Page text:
To call what Montgomery did between 2011 and 2012 video-game numbers would be a lie—even over 92 2/3 innings in the fantasy world, it’d be nearly impossible to produce 150 strikeouts while allowing just 55 hits (with only one long ball, a cycle-completing grand slam to Manny Machado) and 35 walks.
When Montgomery is right, his fastball sits between 92-94 miles per hour and sets up hitters to be pulverized by his power slider. He’s dealing with a bit of trouble right now stemming from a loss of zip on his heater, so the Yankees have decided to back off for a little while.
It’s probably only a bump, though, and Montgomery should be contributing in pinstripes soon—if not late this year, then at some point early next season.
Beyond Montgomery, there’s Dellin Betances, who finally, after countless chances in the rotation, was moved to a reliever’s role this season. He still has the same power fastball, hammer curveball, and changeup, but now he doesn’t have to worry about rationing his arsenal to make it last for six or seven innings. He can rear back and let it rip.
He hasn’t been in his new role long, but his walks have dropped (six in 18 1/3 innings as a reliever, compared to 16 in 24 innings as a starter), and control has really been the only problem with him throughout his career. The stuff was never questioned.
Case in point: Betances sat between 92-95 miles per hour in a recent outing against Lehigh Valley and touched as high as 98 in his two hitless innings. He threw first-pitch strikes to each of the seven hitters he faced, a feat that seemed nearly impossible when he was a starter.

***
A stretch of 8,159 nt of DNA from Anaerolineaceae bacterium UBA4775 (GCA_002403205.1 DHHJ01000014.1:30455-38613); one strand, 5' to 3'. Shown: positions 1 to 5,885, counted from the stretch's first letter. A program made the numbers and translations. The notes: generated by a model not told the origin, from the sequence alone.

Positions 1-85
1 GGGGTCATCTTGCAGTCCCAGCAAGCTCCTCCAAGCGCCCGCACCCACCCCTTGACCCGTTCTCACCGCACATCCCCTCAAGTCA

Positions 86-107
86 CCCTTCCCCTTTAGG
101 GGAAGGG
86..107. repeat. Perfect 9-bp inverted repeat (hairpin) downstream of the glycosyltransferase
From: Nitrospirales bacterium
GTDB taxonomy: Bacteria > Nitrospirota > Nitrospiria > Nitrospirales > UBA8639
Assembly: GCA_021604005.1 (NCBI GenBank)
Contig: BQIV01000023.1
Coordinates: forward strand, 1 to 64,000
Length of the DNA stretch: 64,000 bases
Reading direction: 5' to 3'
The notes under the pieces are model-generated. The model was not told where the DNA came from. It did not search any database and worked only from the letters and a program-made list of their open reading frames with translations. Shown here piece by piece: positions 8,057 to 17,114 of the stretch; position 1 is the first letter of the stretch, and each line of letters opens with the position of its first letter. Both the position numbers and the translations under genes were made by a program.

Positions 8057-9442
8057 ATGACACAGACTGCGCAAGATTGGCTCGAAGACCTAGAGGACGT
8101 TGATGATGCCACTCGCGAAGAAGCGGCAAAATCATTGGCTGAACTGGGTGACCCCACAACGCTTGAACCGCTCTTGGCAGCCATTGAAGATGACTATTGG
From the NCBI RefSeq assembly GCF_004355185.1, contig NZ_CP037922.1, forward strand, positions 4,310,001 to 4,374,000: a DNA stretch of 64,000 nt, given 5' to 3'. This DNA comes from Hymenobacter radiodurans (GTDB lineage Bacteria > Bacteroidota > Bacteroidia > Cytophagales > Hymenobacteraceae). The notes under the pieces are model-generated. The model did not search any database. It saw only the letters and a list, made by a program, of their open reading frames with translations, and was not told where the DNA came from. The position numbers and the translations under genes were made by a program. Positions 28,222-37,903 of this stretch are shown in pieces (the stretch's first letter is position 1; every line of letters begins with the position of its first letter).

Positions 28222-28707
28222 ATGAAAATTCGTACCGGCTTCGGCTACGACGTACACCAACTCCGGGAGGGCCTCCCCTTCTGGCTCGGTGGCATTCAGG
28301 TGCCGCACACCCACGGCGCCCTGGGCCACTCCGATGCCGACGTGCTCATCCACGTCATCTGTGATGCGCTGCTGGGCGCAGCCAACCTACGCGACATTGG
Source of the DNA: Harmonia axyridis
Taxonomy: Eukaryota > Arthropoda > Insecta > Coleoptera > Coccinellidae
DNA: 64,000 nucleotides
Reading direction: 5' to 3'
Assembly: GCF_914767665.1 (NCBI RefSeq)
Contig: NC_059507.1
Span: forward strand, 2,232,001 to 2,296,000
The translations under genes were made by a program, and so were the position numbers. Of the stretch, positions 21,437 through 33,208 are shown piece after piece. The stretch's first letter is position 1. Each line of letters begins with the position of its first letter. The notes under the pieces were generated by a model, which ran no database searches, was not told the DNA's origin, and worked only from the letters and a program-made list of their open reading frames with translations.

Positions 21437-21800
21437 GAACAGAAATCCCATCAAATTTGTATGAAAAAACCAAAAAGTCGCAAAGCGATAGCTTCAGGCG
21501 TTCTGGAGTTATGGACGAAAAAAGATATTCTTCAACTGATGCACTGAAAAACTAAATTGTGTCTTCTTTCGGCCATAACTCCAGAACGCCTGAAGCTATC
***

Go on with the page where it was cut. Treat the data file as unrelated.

It was the best outing I’ve seen him throw, and a scout I was sitting with who has known Betances since high school concurred. If he can keep this up, the Yankees might yet salvage something from the $1 million they bet on him in 2006.
Scranton also has starter Jose Ramirez, who is tall and skinny, but somehow produces lively mid-to-upper 90s heat. He couples that with a plus changeup and a slider that is at least average, if not plus. He can get strikeouts by the boatload, but does have a tendency to get way off track and lose any rumor of command. He doesn’t field his position well, either, but all the ingredients are there for—at worst—a very good setup guy.
Scouts are split on his future, but if he doesn’t achieve his ceiling as a mid-rotation starter, right-hander Ramirez has the arsenal to be one of the best back-end relievers in the league, and possibly a closer.
Take a trip down the road to Trenton and you’ll find a host of bullpen arms bettering themselves at the first taste of the upper levels.
The two biggest-name options are Danny Burawa and Tommy Kahnle, two premium arms who throw smoke but, like Ramirez, can have bouts of command trouble. Scouts say that Burawa has the better stuff—especially secondary offerings—but right now Kahnle is in the lead.
The Yankees’ fifth-rounder from 2010 brings it in the upper 90s and complements it with a tight slider and a changeup that features plenty of fade. So far this season he’s walked 14 in 28 2/3 frames but has issued just one since May 9, a span of 15 2/3 frames over a dozen appearances. He’s allowed just eight hits in that stretch and has fanned 16.
The most interesting of all, however, might be Francisco Rondon, a power-armed lefty who struggled so badly with command earlier in the season that the Yankees designated him for assignment to make room for fellow southpaw David Huff.